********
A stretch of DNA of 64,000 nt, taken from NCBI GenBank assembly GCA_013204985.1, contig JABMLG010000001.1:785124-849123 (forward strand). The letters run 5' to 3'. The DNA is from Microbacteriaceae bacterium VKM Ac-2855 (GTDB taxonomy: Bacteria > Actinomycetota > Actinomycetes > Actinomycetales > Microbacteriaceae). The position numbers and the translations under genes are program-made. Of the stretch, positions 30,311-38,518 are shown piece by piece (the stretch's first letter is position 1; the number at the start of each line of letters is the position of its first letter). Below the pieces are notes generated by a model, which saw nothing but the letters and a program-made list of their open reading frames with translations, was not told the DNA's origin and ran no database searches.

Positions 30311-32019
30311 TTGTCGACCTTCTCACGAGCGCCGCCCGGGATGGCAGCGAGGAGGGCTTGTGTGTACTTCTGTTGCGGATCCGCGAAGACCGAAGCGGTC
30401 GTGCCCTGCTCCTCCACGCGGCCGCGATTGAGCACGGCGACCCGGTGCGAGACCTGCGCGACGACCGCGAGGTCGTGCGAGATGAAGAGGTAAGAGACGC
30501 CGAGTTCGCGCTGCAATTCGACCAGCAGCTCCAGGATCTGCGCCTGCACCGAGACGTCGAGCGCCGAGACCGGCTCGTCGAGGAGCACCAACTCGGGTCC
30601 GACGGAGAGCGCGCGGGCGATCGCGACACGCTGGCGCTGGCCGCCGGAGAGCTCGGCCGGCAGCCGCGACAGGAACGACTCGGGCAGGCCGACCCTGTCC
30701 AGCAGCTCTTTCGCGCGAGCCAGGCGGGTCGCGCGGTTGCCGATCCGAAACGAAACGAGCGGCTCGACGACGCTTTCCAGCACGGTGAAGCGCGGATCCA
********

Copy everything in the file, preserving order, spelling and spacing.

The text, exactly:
A stretch of DNA of 64,000 nt, taken from NCBI GenBank assembly GCA_013204985.1, contig JABMLG010000001.1:785124-849123 (forward strand). The letters run 5' to 3'. The DNA is from Microbacteriaceae bacterium VKM Ac-2855 (GTDB taxonomy: Bacteria > Actinomycetota > Actinomycetes > Actinomycetales > Microbacteriaceae). The position numbers and the translations under genes are program-made. Of the stretch, positions 30,311-38,518 are shown piece by piece (the stretch's first letter is position 1; the number at the start of each line of letters is the position of its first letter). Below the pieces are notes generated by a model, which saw nothing but the letters and a program-made list of their open reading frames with translations, was not told the DNA's origin and ran no database searches.

Positions 30311-32019
30311 TTGTCGACCTTCTCACGAGCGCCGCCCGGGATGGCAGCGAGGAGGGCTTGTGTGTACTTCTGTTGCGGATCCGCGAAGACCGAAGCGGTC
30401 GTGCCCTGCTCCTCCACGCGGCCGCGATTGAGCACGGCGACCCGGTGCGAGACCTGCGCGACGACCGCGAGGTCGTGCGAGATGAAGAGGTAAGAGACGC
30501 CGAGTTCGCGCTGCAATTCGACCAGCAGCTCCAGGATCTGCGCCTGCACCGAGACGTCGAGCGCCGAGACCGGCTCGTCGAGGAGCACCAACTCGGGTCC
30601 GACGGAGAGCGCGCGGGCGATCGCGACACGCTGGCGCTGGCCGCCGGAGAGCTCGGCCGGCAGCCGCGACAGGAACGACTCGGGCAGGCCGACCCTGTCC
30701 AGCAGCTCTTTCGCGCGAGCCAGGCGGGTCGCGCGGTTGCCGATCCGAAACGAAACGAGCGGCTCGACGACGCTTTCCAGCACGGTGAAGCGCGGATCCA